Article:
Companies are paying more attention to supply chain risk these days, and that’s a very good thing because, according to a study by PwC and the Business Continuity Institute, 75% of companies experience at least one major supply chain disruption a year. Supply chain disruptions can be expensive, and not just for the cost of expediting replacement goods. Shutting down a production line can cost thousands of dollars per hour and the damage to customer service can be severe and long-lasting.
The art and science of supply chain risk management prescribes a formal process of identifying risks, estimating the impact of the disruption should it come to pass, and reckoning the probability of occurrence. Armed with this information, companies can map out the right strategy for avoiding the risk altogether, lessening the probability and/or impact, and devising strategies for recovery.
Typically, there are two kinds of risks to manage; let’s call them everyday risks and exceptional risks. The everyday risks are relatively easy to identify and manage – things like power outages, theft or damage to goods in transit, or the need to recall a defective or unsafe product. These kinds of disruptions fall into the everyday category because they occur frequently enough that probabilities can be statistically estimated with reasonable precision. Exceptional risks, sometimes called black swan events, are things that are not expected and cannot be predicted. Ordinarily, a company would not expect that a major supplier’s plant will explode, get washed away by a tsunami, or not be able to supply product due to political upheaval or an act of war. Managing exceptional risks takes imagination – thinking the unthinkable and estimating the unknowable. Nevertheless, it is a necessary part of supply chain risk management.
But there are challenges even in the management of everyday risks. Because there are typically many items to address, and many suppliers, transportation links, and service providers involved, a company has no choice but to do a kind of triage on the supply chain and devote more thought and more resources to the biggest risks, those with the biggest impact, the highest likelihood, and/or the hardest to prevent or recover from. The solution for the less significant items in the spectrum is often either tucking away some extra inventory just-in-case or just taking the risk and hoping for the best.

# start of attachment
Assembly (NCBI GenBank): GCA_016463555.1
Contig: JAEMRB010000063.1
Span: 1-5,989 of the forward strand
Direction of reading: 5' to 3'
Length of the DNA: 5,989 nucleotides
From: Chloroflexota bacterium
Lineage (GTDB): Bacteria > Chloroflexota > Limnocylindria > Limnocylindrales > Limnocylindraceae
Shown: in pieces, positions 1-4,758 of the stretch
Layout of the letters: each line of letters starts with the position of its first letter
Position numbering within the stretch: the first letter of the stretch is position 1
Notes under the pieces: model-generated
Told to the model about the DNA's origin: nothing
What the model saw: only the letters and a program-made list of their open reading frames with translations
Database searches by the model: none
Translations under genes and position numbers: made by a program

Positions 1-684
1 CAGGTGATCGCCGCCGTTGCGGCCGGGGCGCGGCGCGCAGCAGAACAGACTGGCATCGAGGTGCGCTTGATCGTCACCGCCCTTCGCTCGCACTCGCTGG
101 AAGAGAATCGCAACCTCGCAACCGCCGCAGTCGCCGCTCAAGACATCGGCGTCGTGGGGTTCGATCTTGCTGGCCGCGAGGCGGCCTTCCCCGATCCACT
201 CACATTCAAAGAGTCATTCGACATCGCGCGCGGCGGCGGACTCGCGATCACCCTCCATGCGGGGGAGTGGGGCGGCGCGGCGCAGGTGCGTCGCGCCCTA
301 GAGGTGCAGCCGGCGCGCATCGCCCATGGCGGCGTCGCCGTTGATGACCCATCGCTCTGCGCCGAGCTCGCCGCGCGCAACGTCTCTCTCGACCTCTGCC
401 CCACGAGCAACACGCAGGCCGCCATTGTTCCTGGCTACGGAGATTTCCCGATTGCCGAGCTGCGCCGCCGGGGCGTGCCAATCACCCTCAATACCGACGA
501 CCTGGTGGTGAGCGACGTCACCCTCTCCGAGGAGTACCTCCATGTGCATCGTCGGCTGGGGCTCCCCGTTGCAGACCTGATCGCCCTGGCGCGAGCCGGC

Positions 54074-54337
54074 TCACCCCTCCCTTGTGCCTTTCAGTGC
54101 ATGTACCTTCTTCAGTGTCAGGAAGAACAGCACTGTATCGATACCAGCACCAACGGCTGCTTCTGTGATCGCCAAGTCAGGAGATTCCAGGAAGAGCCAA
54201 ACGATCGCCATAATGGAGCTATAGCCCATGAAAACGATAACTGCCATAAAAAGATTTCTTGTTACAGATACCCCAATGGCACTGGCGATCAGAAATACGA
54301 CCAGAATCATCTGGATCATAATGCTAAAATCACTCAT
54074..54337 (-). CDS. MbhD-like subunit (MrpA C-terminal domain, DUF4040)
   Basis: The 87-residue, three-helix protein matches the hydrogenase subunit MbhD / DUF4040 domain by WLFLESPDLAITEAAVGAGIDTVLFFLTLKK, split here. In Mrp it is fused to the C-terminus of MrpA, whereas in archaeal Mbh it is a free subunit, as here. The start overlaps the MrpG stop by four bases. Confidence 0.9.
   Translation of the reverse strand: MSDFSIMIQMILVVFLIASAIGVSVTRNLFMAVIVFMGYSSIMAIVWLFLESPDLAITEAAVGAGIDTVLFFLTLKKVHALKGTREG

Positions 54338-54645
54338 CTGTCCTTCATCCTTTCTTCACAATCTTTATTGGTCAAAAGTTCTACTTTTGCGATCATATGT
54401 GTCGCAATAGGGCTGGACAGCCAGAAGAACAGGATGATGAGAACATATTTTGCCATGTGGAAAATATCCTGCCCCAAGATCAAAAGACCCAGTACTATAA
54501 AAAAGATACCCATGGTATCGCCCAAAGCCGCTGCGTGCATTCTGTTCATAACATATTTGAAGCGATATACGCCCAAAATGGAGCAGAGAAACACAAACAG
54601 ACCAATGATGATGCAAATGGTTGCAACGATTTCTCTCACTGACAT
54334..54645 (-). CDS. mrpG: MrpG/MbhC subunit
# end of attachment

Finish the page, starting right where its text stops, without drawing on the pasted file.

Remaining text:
This is a logical, pragmatic strategy, but sometimes it can leave a company far more vulnerable that they realize. An article that appeared in the January 2014 issue of the Harvard Business Review, contained information from a study of Ford Motor Company’s supply chain that found the following: Disruption occurring at about 61% of the supplier sites would have no impact on Ford’s profits. However, about 2% of the supplier sites would, if disrupted, have a significant impact on Ford’s profits. Sounds like Ford should focus on that 2%, and not worry about the 61% that would have no impact, right? The biggest challenge would be to identify the suppliers in each group so appropriate remediation can be taken. To quote Shakespeare, ‘Aye, there’s the rub’.
According to the HBR article recap: “The supplier sites whose disruption would cause the greatest damage are those from which Ford’s annual purchases are relatively small—a finding that surprised Ford managers. Indeed, many of those suppliers had not previously been identified by the company’s risk managers as high-exposure suppliers.”
Supply chain risk management is an essential part of prudent business management. Many companies are aggressively pursuing risk management and benefiting from the reduction in disruptions, reduced severity, and quick recovery that results from their preparation. Risk identification, assessment, probability calculations, and planning remediation (avoidance, reduction, recovery) are not easy but they are vital. And, it turns out, there are some unexpected twists, as revealed in the HBR article, that could sabotage the best laid plans.